I highly recommend you read Dr. Higgins’ Connect with Nature. Whether you want to become more nature-connected yourself, or you simply want to learn about the science of nature-connectedness, I’m sure you’ll find value in this book.
Be sure to visit Dr. Higgin’s website regularly! He plans to use it as a companion to the book, where he’ll post additional information about connecting with nature, so that you can keep learning about this crucial subject.
Thanks for the review of Dr Higgins’ book, Josh and the information about James Henry (I had a look at his video channel). These posts are good stuff for people (like me) who want to catch up on wildlife events and people working in the field, and also great that South Africa features from time to time – you should probably consider a visit at some stage – if you haven’t yet and I missed it – as I’m sure you have enough contacts there by now to have a memorable journey.
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Thanks Jacques! Both Dr. Higgins and James Hendry have been very helpful to me as I learn more about human-nature relations (which is an odd way to put it, given that humans are part of nature). Dr. Higgins has helped me find some good information on the topic of connection to nature, and I appreciate James Hendry’s humorous approach to outdoor education.
I would love to visit South Africa! I’ve been wanting to go for years, but I never feel like I’m in a good enough financial position to make the trip. Although I do have lots of contacts in South Africa, so perhaps it wouldn’t hurt to reach out to them and start talking about the possibility of visiting at some point.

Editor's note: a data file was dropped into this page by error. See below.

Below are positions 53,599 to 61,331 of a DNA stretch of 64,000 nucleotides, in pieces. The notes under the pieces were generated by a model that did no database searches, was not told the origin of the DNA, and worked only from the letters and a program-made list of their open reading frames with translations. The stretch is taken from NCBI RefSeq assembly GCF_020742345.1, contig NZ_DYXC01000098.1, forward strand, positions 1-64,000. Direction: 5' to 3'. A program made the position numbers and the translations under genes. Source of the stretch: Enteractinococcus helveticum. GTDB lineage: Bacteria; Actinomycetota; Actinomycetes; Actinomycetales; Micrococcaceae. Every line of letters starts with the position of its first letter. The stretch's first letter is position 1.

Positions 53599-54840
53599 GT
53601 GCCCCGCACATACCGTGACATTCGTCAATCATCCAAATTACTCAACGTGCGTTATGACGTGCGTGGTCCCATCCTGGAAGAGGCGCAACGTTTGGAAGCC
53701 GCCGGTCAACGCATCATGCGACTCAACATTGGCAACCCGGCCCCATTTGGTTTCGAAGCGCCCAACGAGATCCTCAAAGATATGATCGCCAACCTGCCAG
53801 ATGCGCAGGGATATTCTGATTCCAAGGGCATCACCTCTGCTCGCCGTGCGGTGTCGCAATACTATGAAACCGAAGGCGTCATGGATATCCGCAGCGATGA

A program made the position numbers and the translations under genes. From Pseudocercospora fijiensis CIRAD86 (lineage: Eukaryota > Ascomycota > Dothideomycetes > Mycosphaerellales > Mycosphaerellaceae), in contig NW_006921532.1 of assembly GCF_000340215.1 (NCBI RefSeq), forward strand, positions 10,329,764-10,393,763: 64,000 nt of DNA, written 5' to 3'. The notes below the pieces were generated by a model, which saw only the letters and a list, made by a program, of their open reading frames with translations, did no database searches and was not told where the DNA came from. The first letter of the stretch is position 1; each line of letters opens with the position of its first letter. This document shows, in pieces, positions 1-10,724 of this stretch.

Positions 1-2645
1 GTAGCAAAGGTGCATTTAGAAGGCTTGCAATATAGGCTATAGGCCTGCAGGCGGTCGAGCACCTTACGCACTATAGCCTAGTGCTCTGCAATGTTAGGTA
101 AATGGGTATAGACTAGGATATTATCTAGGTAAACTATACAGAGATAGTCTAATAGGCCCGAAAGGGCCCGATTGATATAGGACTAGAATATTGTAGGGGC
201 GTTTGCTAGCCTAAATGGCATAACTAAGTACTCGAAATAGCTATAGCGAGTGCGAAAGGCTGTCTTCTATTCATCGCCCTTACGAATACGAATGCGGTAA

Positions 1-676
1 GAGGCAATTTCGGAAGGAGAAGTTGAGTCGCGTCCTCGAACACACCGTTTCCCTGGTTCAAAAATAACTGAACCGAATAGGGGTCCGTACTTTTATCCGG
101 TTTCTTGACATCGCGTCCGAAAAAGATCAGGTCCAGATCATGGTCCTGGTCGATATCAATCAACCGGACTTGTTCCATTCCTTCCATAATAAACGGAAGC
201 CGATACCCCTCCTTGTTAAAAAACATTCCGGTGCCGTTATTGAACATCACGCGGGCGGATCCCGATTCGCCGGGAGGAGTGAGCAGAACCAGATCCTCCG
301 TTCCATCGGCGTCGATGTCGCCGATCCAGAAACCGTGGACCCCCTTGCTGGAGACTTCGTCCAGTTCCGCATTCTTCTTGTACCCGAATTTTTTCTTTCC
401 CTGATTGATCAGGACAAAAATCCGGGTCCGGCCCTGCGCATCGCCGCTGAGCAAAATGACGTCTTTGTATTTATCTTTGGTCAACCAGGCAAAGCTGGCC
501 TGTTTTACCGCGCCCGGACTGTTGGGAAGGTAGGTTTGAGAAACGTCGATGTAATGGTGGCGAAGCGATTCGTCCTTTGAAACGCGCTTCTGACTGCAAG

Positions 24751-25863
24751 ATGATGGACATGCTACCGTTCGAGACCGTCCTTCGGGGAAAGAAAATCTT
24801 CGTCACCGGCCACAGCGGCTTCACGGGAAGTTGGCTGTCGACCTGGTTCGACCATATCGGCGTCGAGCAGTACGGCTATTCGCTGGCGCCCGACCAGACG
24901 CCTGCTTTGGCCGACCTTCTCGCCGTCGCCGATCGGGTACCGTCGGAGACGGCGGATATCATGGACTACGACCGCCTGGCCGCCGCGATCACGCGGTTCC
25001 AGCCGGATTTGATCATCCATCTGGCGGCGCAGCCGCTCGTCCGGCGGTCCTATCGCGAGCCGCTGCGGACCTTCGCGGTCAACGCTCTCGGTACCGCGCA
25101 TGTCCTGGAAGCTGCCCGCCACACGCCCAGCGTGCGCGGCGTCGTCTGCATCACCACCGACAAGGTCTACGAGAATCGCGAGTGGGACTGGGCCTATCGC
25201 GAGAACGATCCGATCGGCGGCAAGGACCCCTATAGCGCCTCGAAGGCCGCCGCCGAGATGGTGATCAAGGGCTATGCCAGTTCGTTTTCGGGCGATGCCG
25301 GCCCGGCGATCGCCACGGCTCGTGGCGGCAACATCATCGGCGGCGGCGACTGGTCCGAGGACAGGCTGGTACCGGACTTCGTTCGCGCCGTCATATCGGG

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Hey Josh, South Africa is not all that expensive and if you book in advance you should be able to get reasonably good flight deals. The fact that you have contacts there could save you some significant costs and there are always affordable backpacking and youth hostel style solutions + hop-on-hop-off type of long-distance solutions (see: ‘BazBus’).
The only issue is that S.A. is right now in an electricity crisis that is so severe that it’s affecting all aspects of life, so it would also affect the comfort of tourists. This problem really become huge last year and this year is likely to be worse (between 8 and 12 hrs a day staggered blackouts). So personally I would not advise traveling there this year – rather wait and see a bit, hopefully it will be sorted by next year. Sorry for this bit of a damper on the idea … (but fortunately there’s loads of good online resources about nature conservation in SA in the meantime).
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It’s good to hear that there are affordable ways to travel in S.A. I’m going to have to look up this BazBus thing you mentioned, although I’m guessing it’s similar to the commuter buses I encountered in Central America, where you hop on, pay your fare to a conductor, and then hop off when you reach your stop.
I’ve heard about the electricity problems in southern Africa. Honestly, waiting another year to visit SA would be better for me, since it gives me more time to plan and save up money. Waiting a little longer would also allow me to get in touch with some of the safari guides I know in SA, to get their opinions on how to travel there on a budget.